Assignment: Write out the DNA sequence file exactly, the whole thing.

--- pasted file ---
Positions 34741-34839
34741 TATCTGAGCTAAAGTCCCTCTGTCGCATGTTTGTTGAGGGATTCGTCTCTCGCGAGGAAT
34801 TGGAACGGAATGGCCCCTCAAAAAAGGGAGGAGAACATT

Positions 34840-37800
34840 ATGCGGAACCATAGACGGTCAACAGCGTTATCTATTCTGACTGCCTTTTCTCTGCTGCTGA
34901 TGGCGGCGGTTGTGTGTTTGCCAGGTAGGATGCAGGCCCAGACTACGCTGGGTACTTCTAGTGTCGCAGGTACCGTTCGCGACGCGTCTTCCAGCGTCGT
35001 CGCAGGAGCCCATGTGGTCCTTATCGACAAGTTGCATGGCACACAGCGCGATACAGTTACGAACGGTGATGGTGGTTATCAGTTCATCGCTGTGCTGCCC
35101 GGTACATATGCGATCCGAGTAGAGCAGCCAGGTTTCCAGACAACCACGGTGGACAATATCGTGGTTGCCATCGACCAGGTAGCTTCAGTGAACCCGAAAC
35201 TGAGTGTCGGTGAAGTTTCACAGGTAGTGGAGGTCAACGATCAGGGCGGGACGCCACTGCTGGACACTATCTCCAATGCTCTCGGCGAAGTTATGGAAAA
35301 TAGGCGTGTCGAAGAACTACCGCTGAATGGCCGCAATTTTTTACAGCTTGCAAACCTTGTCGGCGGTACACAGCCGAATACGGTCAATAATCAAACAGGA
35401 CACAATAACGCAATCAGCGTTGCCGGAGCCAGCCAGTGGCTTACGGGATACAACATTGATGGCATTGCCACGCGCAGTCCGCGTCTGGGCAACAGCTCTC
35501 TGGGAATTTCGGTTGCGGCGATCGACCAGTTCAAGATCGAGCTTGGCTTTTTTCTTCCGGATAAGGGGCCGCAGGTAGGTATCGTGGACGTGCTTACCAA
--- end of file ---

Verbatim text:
Positions 34741-34839
34741 TATCTGAGCTAAAGTCCCTCTGTCGCATGTTTGTTGAGGGATTCGTCTCTCGCGAGGAAT
34801 TGGAACGGAATGGCCCCTCAAAAAAGGGAGGAGAACATT

Positions 34840-37800
34840 ATGCGGAACCATAGACGGTCAACAGCGTTATCTATTCTGACTGCCTTTTCTCTGCTGCTGA
34901 TGGCGGCGGTTGTGTGTTTGCCAGGTAGGATGCAGGCCCAGACTACGCTGGGTACTTCTAGTGTCGCAGGTACCGTTCGCGACGCGTCTTCCAGCGTCGT
35001 CGCAGGAGCCCATGTGGTCCTTATCGACAAGTTGCATGGCACACAGCGCGATACAGTTACGAACGGTGATGGTGGTTATCAGTTCATCGCTGTGCTGCCC
35101 GGTACATATGCGATCCGAGTAGAGCAGCCAGGTTTCCAGACAACCACGGTGGACAATATCGTGGTTGCCATCGACCAGGTAGCTTCAGTGAACCCGAAAC
35201 TGAGTGTCGGTGAAGTTTCACAGGTAGTGGAGGTCAACGATCAGGGCGGGACGCCACTGCTGGACACTATCTCCAATGCTCTCGGCGAAGTTATGGAAAA
35301 TAGGCGTGTCGAAGAACTACCGCTGAATGGCCGCAATTTTTTACAGCTTGCAAACCTTGTCGGCGGTACACAGCCGAATACGGTCAATAATCAAACAGGA
35401 CACAATAACGCAATCAGCGTTGCCGGAGCCAGCCAGTGGCTTACGGGATACAACATTGATGGCATTGCCACGCGCAGTCCGCGTCTGGGCAACAGCTCTC
35501 TGGGAATTTCGGTTGCGGCGATCGACCAGTTCAAGATCGAGCTTGGCTTTTTTCTTCCGGATAAGGGGCCGCAGGTAGGTATCGTGGACGTGCTTACCAA